Again, I swiped the menu (last seen beneath my cocktail, in the photo at right). And again, I’m scanning it so you can view it below.

Bar Ten 01:  I went, but didn’t stay, since it was understandably packed on a Saturday evening. But since I saw charming barkeep Kelley Swenson at an IACP event earlier in the week and thoroughly enjoyed his Chamomile Sour cocktail there, I say it counts.

Beaker & Flask Cocktail Menu

Clyde Commons cocktail menu

13 thoughts on “Cocktailing: Why Brooklyn wishes it was Portland

  1. Darnit Kara, when did you hit Thatch?

    The Broadway baby is my take on a Don the Beachcomber Drink, the Queen’s Road cocktail. We wanted to use Deco Ginger Rum on the menu (they’re local, and friendly) and this was one of the few gingery concoctions of Don’s I had to base this off of. It switches out ginger rum for the Gold Puerto Rican rum of the original, and Vanilla Syrup in place of the honey & ginger syrup.

    Glad you enjoyed it!


    • It was early-ish Wed night – sorry I missed you, was hoping to say hi in person.

      The Broadway Baby rocked! I wish I could remember what Patrick had – all I recall is that it was highly aromatic with cinnamon syrup. I think his comment was that “it smelled like Christmas.”

  2. we tried to make it to Beaker & Flask but had to call it a night at some point, and that was then… oh well, reason to return, especially after your warm endorsement and the scan of the menu. Clyde Common and Ten 01 had great drinks both. what a town!

    • I know…we need another week to hit ALL the great bars! still, too many good bars and not enough time is a nice problem to have, right?

  3. Couldn’t agree more..those Portlanders are passionate about food, wine and tattoos.
    I was skeptical about Portland and the cocktail culture, but after being repeatedly corrected that Portland is into Craft cocktails with a capital C, I started to get the picture.
    And I totally agree..the chamomile grappa sour was delicious.

    • Judith, I just read your blog posts on Portland (love your “top 10” list!) and it looks like we both started with the same skeptical viewpoint, and wound up at exactly the same conclusion.

      LOL – “Craft cocktails with a capital C” – that is so right!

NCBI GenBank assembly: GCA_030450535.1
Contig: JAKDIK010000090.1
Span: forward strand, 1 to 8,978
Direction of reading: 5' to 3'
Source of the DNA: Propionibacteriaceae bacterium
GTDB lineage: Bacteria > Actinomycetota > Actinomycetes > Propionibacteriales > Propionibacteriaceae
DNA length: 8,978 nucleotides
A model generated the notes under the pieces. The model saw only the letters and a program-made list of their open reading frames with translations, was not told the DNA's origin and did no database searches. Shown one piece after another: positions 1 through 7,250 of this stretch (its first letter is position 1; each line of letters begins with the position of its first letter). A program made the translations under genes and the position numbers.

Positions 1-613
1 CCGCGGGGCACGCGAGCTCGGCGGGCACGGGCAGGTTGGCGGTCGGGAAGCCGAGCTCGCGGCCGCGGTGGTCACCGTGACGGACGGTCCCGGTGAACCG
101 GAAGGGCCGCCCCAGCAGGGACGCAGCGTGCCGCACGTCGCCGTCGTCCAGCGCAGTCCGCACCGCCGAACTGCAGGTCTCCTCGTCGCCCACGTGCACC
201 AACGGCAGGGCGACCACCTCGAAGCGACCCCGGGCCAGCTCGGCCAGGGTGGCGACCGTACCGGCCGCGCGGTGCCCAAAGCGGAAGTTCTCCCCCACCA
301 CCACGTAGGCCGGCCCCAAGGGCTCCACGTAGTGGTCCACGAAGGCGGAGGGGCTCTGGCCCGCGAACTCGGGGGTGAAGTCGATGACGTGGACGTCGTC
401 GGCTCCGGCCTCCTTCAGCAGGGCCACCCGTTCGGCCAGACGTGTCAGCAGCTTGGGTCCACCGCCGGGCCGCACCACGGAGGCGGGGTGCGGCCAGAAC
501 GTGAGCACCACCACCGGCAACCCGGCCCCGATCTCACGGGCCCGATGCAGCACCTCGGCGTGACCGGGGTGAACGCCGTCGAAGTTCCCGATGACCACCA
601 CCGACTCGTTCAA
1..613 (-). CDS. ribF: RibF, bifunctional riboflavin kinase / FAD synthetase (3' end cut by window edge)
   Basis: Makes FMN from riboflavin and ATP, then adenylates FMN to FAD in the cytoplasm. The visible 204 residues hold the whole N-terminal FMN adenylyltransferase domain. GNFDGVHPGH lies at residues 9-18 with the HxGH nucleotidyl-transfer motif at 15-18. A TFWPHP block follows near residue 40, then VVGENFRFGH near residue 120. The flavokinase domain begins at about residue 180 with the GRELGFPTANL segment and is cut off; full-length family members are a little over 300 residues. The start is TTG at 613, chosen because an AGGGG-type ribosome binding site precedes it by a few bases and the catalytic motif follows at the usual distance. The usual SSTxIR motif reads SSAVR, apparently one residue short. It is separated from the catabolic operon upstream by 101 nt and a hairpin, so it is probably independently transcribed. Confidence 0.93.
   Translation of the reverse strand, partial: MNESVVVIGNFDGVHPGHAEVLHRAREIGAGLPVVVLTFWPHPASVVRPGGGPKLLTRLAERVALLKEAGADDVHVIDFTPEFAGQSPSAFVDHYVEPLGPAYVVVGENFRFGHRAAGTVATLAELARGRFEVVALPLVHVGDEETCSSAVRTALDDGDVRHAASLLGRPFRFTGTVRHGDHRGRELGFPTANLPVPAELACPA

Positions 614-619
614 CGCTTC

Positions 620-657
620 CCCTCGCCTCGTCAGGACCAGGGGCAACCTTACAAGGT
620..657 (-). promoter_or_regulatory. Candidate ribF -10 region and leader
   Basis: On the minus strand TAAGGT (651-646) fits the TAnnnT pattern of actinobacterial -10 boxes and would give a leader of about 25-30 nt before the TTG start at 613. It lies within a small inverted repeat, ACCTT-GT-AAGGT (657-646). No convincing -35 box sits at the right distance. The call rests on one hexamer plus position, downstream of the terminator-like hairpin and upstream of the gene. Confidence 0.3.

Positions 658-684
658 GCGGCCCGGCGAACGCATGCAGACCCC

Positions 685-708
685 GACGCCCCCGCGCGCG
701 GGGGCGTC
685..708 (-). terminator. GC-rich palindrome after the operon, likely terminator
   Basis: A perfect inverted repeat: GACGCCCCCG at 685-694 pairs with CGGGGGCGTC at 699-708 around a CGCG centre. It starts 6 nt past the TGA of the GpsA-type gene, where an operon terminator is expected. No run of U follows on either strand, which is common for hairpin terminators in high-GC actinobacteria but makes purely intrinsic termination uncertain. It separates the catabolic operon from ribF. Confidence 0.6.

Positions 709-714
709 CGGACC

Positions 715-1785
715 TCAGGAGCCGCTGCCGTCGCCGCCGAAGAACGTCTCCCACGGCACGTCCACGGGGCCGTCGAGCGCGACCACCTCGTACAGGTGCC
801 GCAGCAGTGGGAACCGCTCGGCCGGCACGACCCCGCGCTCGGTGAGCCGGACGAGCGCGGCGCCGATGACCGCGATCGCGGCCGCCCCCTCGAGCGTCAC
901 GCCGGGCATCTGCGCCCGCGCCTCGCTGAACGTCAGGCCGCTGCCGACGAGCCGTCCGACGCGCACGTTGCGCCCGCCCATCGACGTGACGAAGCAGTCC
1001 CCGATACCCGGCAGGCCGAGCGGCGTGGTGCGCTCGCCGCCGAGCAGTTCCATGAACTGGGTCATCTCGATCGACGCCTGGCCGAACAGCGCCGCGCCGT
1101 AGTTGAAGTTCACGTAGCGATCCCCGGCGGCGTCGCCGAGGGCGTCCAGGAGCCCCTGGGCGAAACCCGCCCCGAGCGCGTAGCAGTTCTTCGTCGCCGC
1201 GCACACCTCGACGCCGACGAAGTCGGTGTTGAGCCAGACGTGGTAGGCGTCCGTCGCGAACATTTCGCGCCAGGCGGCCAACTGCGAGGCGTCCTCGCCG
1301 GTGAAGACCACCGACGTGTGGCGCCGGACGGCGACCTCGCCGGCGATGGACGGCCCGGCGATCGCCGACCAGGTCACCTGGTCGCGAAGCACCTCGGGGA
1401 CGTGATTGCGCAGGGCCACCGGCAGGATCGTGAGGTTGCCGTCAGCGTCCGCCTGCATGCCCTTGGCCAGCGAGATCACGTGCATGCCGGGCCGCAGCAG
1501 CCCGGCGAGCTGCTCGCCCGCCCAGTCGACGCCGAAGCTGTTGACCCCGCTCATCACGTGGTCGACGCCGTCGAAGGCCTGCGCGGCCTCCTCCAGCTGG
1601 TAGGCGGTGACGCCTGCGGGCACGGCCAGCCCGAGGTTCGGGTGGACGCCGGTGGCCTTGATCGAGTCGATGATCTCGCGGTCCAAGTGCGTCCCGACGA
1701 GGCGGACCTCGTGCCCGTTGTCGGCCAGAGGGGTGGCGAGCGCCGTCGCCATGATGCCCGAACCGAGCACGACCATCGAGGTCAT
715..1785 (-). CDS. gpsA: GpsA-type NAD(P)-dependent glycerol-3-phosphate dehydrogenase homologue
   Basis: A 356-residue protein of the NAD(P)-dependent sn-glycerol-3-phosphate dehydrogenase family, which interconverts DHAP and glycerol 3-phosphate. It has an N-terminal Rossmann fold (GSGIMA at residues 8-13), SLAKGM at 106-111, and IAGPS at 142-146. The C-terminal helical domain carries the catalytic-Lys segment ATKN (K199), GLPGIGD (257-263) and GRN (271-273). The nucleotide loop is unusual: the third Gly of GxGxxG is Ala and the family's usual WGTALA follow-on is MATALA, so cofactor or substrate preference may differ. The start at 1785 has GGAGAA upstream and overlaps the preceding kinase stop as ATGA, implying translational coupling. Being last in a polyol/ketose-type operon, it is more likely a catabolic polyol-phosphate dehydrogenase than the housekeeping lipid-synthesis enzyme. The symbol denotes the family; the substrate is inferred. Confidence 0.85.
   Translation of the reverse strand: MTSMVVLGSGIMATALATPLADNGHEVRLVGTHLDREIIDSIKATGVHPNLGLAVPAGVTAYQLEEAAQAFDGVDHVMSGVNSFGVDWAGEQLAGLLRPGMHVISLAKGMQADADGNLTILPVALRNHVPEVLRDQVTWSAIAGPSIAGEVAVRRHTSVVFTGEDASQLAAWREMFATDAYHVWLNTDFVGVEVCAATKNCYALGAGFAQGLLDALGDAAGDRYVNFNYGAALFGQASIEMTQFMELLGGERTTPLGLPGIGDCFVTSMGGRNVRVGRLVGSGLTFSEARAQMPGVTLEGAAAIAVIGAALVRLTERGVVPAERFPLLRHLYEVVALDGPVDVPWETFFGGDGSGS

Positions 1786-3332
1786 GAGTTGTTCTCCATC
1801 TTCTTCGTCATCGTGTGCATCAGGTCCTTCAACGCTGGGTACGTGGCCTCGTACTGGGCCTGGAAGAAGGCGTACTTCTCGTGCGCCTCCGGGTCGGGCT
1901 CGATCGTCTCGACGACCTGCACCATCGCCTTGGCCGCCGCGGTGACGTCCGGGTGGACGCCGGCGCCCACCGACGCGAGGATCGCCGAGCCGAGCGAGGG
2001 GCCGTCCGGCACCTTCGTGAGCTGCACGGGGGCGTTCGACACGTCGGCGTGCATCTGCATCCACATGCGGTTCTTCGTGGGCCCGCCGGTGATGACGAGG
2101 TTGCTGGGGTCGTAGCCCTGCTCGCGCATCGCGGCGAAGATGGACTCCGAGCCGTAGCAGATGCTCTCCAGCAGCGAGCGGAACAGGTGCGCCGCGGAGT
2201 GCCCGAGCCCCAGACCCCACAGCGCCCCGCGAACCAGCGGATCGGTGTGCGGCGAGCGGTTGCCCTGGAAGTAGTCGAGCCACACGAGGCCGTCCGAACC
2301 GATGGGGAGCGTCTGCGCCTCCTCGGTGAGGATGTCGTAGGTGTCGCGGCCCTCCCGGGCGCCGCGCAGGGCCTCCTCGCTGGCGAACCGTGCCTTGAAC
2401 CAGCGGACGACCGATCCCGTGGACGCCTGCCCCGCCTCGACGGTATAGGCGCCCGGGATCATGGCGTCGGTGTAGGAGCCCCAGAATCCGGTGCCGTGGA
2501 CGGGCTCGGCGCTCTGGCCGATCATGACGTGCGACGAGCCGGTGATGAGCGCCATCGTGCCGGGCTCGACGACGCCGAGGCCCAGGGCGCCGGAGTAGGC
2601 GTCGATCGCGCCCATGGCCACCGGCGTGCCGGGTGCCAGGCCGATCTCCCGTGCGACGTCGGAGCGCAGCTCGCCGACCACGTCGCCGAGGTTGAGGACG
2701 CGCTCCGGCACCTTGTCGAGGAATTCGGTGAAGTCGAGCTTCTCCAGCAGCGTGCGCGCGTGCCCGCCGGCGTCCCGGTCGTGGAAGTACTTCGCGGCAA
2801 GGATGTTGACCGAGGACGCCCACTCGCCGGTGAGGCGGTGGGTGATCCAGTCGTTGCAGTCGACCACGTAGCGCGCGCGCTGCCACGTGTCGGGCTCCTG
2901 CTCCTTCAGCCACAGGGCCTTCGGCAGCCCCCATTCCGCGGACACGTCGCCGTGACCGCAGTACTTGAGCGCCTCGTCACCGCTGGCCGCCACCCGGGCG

4. Thanks for taking the time to visit the city! I’m glad you liked it! As for the comments about beer and wine, I’d amend that person’s statement and say that we’re a cocktail city, a beer town, and wine country wrapped in a forest.

    P.S. Psst, it’s Clyde Common. No s. 🙂
    P.P.S. Please mention the HORRIBLE weather here so that at least some percentage of your readers don’t fill up -all- our empty bar stools. 😉

    • “wrapped in a forest” – love it! (but sorry, Michael…we had lovely weather most of the week. shhh….)

      and thanks for the correction on the spelling of Clyde Common – I’m going to fix that right now.

  5. I have been dying to get out of NYC…this may be my ticket out! I want to poke out my eyes and move to Portland, to quote the Dead Milkmen.

    Please tell me there are still some single men left there?

  6. I’m not sure who recommended Vault to you, but you’ll do yourself a favor by skipping it.

    Don’t forget to hit up The Driftwood Room and Secret Society next time you’re back in town.

      • Driftwood is run by Michael Robertson, he does great stuff. Secret Society is set above Toro Bravo (amazing tapas) and features mostly classic pre-repeal era drinks in an intimate atmosphere.

        Vault is a meat market for Cosmo and Choco/Apple-tini drinkers (and it shows on the menu). It has its place, but I definitely don’t think it’s what you’re looking for.

  7. Pingback: The top 5 most-read posts on my blog, ever. And the winner is… « Spice & Ice, and more…